In his latest Talking Reds column, Simon Steers outlines why Luis Suarez should be considered a genius and wonders whether the Liverpool No.7 can get even better in the years to come.
When Luis Suarez is at the top of his game, there is only one word that can be used to describe him - genius. He attempts things that only very few in world football would even dare to try; attempting is one thing, executing is another.
Suarez learned his trade on the streets of Uruguay and has developed a style that fuses desire, competitiveness, skill, trickery and technique with an incredible will to win. He isn't only the best player on the pitch, he is also the most competitive. Whether it's a friendly or the World Cup, his attitude is always the same. He just loves playing football.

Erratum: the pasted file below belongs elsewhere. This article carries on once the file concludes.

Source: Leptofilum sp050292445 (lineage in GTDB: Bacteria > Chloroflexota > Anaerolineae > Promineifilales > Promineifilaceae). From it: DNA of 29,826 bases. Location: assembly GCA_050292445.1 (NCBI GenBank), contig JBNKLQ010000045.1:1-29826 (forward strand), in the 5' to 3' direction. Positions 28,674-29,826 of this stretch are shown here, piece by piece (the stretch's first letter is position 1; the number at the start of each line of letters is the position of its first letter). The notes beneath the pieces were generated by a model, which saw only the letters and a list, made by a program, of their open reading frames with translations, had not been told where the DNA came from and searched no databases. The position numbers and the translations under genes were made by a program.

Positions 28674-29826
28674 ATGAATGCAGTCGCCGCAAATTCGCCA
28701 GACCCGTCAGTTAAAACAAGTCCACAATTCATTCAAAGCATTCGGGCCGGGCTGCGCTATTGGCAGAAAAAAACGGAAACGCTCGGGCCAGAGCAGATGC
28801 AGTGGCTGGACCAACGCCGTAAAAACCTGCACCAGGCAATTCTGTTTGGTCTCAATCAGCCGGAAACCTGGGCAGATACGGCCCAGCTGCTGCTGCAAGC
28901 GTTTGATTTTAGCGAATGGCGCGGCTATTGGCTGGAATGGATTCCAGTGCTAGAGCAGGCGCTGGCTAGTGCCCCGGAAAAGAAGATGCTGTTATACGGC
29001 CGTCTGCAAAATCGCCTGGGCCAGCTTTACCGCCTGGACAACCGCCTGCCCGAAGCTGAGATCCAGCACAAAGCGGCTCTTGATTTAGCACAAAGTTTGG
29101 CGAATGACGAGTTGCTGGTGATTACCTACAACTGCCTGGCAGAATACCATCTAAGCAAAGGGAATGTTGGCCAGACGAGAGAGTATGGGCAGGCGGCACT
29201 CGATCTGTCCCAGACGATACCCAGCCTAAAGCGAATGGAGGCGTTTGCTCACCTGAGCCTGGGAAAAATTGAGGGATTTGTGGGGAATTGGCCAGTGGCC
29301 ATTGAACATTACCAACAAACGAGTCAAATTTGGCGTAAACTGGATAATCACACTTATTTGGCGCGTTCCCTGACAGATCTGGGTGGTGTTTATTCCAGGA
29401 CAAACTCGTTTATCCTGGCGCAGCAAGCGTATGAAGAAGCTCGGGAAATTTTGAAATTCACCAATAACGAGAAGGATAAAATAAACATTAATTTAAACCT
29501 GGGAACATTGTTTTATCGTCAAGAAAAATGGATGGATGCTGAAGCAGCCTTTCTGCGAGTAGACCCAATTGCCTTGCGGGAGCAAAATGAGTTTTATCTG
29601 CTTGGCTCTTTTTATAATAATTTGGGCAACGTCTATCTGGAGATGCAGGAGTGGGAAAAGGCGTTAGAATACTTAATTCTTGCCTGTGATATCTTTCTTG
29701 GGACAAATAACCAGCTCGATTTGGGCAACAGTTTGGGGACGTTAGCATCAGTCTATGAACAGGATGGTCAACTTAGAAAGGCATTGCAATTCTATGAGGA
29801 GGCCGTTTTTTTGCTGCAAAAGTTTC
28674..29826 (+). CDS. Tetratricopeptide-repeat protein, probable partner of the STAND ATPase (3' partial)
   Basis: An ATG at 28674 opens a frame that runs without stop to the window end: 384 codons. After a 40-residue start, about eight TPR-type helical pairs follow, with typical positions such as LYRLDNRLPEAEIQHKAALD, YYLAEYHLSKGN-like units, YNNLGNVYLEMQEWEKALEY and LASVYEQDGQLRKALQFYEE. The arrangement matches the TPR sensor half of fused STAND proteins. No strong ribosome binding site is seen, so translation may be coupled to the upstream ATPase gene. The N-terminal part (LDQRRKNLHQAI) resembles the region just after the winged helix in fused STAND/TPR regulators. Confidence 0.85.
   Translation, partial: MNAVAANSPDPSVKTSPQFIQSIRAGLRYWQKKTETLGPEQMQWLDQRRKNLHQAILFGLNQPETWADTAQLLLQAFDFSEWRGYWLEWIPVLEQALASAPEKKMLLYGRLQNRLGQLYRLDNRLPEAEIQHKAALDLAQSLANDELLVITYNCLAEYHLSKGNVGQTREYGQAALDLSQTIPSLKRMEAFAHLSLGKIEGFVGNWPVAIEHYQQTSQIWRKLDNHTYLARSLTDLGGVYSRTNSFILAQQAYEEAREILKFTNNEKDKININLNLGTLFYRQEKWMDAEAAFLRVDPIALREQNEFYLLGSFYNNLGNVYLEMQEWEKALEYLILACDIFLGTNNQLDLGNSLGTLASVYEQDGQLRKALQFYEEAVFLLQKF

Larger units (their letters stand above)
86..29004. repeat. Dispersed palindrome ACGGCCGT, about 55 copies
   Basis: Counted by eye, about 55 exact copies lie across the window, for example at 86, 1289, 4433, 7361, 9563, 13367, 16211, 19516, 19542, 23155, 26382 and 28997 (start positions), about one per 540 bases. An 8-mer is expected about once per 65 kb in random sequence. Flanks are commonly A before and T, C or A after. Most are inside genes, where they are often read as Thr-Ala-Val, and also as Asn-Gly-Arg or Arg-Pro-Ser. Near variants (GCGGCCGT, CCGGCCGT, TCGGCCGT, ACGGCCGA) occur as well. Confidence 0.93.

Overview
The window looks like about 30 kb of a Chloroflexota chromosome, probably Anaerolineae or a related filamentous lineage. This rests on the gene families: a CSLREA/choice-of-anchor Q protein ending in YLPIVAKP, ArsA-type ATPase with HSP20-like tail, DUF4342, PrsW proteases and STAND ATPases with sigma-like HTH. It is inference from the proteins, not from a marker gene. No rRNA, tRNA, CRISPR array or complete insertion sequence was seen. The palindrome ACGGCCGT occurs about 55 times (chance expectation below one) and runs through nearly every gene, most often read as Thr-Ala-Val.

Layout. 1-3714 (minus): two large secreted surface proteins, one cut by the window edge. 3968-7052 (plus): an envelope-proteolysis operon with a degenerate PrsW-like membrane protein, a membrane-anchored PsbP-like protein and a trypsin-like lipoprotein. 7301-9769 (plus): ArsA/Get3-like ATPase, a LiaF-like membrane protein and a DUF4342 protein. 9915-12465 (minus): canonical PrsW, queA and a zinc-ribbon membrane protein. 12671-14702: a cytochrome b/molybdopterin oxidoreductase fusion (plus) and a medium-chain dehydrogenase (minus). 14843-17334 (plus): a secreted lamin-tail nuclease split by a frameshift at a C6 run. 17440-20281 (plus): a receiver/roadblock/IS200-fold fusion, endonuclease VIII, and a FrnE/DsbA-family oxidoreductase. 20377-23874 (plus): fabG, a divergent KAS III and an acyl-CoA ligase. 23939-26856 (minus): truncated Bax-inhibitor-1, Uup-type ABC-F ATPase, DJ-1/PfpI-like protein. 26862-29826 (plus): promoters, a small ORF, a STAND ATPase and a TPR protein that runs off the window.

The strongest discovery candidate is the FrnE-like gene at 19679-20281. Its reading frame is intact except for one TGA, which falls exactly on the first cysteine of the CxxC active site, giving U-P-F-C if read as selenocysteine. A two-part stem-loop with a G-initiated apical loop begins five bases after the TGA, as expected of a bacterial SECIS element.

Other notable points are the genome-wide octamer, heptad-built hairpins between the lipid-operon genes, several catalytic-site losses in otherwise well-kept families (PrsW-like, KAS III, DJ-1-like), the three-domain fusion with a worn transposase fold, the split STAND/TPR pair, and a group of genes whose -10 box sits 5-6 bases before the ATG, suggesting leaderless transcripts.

The thing about Suarez is that he can literally score any kind of goal. Whether it is left foot, right foot, header, volley, free-kick or tap-in - Suarez can execute any of them.
Since Kenny Dalglish christened Suarez 'the wee man' you would be forgiven for thinking that he follows in the steps of two famous No.7s of the past in height; both Dalglish and Keegan were 5"8. But Suarez is actually 5"11; he has a very low centre of gravity for somebody a shade under six foot. And that height is another factor as to why he is probably one of the best strikers in the air in the Barclays Premier League.
There aren't many of his peers that excel in as many areas as Suarez; in fact, it is only Lionel Messi and Cristiano Ronaldo that stand out as the two that share the same kind of individual brilliance that Suarez possesses.